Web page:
BHC Boards Want Town of Banff to Take Over Ownership of Private Roads

“It’s an interesting idea that needs to be explored a bit more, obviously accepting that there could be a huge precedent here,” said Banff adviser Grant Canning.

BANFF – Four condominium associations in the Banff Housing Corporation portfolio are lobbying the Town of Banff to take over the ownership and maintenance of private roads in the subdivisions.

Residents of Sulfur Court, Riverview Court, Middle Springs Drive 100 and 200 blocks and Sundance Court argue that the costs of maintaining private roads and other infrastructure are increasing every year, resulting in increased condominium fees which make the less affordable homes.

Homeowners say private roads create a financial burden for BHC owners, noting that about $ 60 of the $ 400 monthly condo fee is spent on maintaining and replacing roads and utility infrastructure for Sundance. .

“Our point of view is that the housing company is to provide perpetual affordable housing,” said Pierre-Hugues Gagnon, who addressed the BHC shareholders meeting on September 13 as a resident of Sundance Court and not as an employee of the Town of Banff.

In response, the board, acting as shareholders, unanimously asked the administration to investigate current road ownership scenarios, including the history of why they were structured this way. . The shareholders also requested a list of other multi-residential associations made up of more than four units with private roads.

Some advisers, however, have expressed concerns about the precedent that a decision to take over ownership of these four roads may have on other private condominium developments elsewhere in the townsite outside of the BHC portfolio.

“It’s an interesting idea that needs to be explored a bit more, obviously accepting that there could be a huge precedent here,” said Coun. Grant Canning.

“It’s a big box of worms, and if the board goes down that road it will not only be dealing with the BHC, but the board needs to be very careful about what might have implications across the board. community.”

The Sulfur Court, Riverview Court, Middle Springs Drive 100 and 200 and Sundance Court BHC developments represent 79 owner-occupied units, or approximately 50 percent of the BHC portfolio.

Residents are responsible for the maintenance, repair and replacement of their roads and underground utilities, snow and ice management, replacement of road surfaces, replacement of water mains. aqueduct and sanitary sewer and insurance.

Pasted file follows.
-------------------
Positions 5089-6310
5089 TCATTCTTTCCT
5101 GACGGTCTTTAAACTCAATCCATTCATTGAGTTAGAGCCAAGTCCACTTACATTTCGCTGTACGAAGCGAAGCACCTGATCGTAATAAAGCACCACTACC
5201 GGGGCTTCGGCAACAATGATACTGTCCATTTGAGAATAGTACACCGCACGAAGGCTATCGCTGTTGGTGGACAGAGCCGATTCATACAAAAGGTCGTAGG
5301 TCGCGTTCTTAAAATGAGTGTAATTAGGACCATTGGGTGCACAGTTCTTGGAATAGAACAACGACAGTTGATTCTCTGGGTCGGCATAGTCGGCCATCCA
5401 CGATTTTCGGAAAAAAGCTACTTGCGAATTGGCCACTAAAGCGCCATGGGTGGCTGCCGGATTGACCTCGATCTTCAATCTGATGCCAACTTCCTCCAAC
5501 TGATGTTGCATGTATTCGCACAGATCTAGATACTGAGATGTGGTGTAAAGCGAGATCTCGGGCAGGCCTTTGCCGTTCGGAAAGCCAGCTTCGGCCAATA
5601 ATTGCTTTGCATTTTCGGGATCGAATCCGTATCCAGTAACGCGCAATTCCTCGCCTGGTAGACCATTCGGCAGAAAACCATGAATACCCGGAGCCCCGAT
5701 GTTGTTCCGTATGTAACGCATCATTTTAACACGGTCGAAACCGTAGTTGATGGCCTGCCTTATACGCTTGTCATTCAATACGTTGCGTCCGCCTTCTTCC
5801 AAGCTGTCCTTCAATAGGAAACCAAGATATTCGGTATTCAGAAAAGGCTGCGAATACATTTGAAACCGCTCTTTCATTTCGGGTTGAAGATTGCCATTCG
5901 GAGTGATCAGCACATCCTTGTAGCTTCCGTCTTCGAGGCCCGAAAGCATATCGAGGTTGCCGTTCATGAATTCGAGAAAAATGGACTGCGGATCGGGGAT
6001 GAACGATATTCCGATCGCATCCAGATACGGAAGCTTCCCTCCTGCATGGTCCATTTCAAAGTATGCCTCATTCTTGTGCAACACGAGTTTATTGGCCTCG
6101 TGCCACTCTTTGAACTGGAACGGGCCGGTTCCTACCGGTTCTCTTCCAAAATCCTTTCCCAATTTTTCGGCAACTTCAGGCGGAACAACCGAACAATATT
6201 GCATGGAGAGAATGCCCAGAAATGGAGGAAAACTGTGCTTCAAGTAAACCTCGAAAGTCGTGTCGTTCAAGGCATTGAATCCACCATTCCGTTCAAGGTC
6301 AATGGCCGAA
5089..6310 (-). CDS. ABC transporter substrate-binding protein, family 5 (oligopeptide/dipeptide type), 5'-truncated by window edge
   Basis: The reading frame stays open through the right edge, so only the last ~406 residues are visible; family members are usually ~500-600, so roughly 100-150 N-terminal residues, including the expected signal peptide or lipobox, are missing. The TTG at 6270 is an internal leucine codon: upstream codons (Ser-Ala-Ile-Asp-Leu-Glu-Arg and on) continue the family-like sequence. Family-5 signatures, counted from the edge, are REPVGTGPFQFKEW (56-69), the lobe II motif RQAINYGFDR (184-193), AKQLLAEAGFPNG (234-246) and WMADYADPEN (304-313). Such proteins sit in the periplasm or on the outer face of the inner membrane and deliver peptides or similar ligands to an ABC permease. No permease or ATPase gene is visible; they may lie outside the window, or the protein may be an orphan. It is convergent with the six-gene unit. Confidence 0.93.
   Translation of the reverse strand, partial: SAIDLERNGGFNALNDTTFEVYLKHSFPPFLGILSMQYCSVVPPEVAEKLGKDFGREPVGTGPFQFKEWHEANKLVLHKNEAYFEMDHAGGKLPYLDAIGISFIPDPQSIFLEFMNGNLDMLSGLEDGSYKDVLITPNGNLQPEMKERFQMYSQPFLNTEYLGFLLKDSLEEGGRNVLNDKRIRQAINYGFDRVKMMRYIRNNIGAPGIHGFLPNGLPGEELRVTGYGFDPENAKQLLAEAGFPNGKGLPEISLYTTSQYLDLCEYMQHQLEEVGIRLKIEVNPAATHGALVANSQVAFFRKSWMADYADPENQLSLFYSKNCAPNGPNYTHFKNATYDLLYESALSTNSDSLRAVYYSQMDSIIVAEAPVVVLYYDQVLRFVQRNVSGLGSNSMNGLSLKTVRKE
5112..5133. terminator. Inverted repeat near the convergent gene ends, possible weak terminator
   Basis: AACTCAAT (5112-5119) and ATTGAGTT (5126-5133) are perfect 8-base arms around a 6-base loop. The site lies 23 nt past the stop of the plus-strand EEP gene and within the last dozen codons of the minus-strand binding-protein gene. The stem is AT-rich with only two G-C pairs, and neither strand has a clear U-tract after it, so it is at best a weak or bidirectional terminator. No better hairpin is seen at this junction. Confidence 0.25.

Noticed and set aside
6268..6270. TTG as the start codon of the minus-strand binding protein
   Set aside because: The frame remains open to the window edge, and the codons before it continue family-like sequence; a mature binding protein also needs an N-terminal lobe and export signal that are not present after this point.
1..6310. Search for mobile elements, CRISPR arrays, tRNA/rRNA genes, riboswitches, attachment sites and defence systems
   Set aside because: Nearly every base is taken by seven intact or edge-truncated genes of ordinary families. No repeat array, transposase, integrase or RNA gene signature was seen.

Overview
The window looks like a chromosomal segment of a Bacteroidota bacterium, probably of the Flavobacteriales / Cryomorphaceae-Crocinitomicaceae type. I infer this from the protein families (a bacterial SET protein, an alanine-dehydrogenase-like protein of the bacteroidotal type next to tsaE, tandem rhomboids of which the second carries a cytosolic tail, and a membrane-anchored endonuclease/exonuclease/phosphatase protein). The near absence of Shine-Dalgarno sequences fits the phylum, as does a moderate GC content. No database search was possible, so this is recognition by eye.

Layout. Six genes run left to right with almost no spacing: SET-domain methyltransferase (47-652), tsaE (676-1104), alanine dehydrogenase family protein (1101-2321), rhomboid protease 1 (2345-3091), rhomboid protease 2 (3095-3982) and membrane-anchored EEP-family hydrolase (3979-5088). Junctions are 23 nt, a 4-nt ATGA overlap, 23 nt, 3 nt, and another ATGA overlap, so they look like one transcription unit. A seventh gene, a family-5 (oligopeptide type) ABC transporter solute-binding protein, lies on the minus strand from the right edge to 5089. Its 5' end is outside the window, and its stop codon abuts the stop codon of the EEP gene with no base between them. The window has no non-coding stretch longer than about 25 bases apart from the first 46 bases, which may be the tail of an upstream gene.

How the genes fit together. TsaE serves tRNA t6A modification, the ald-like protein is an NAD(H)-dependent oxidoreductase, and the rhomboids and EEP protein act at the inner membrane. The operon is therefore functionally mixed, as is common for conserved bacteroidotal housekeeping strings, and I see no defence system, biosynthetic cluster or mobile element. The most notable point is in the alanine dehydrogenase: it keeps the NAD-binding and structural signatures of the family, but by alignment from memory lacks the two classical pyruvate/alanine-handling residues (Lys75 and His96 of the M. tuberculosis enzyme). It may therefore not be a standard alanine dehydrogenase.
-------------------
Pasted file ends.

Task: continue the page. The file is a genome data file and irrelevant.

All four condo associations argue that funding requirements for operating budgets and capital replacement reserves limit the affordability of these BHC homes compared to other BHC properties on Jasper Way, the Middle Springs Drive 300 block. and Fairholme Place, which do not own the roads adjacent to their properties.

They note that condominium fees are a key criteria for approving financing, making it an increasing challenge for new homeowners to qualify for a mortgage.

“This situation increases the cost of home ownership by increasing the condominium fees for all BHC properties located on all four roads,” the presidents of each condominium association said in a letter to the Town of Banff.

The BHC Board of Directors supported landlord requests for the Town of Banff to take over ownership and maintenance of the four roads, given the mandate to provide affordable housing.

City of Banff officials say a gradual increase in purchases of equity homes – those in which BHC owns a percentage of a home – is starting to make it difficult for the average citizen to afford to buy.

“Lower condominium fees are much more attractive,” said Sharon Oakley, the city’s housing sustainability manager.

“It’s hard to access housing here no matter how you slice it, so anything we can do to increase the affordability of the BHC portfolio is a victory for the residents of Banff. “

However, Councilor Peter Poole expressed concern that the one-time acquisition of roads could lead to higher selling prices for these homes, which defeats the goal of keeping them affordable.

“If these responsibilities were removed, it seems to me that the selling price of properties could increase,” he said. “I think that would lead to temporal inequalities and I wonder how to deal with these temporal inequalities.”

City manager Kelly Gibson said it was certainly possible, noting it could make the home more attractive and cause house prices to rise once in a while.

“I guess on an ongoing basis this would probably have a lesser impact than the condo fees, but it could very well cause a one-time rise in prices and negate the effects of affordability through the price of the house itself.” , did he declare.

The initial decision to make the roads for these developments private in the first place was made by the Town of Banff and BHC as the developer.

Darren Enns, the city’s director of planning and development, said that while the owners would not have been involved in these conversations, they would have known the roads were private at the time of the purchase.

“I would say yes it would have been clear because they would have had a condominium plan that said ‘yes this is a private road’,” he said.

About Coy Lewallen

Coy Lewallen

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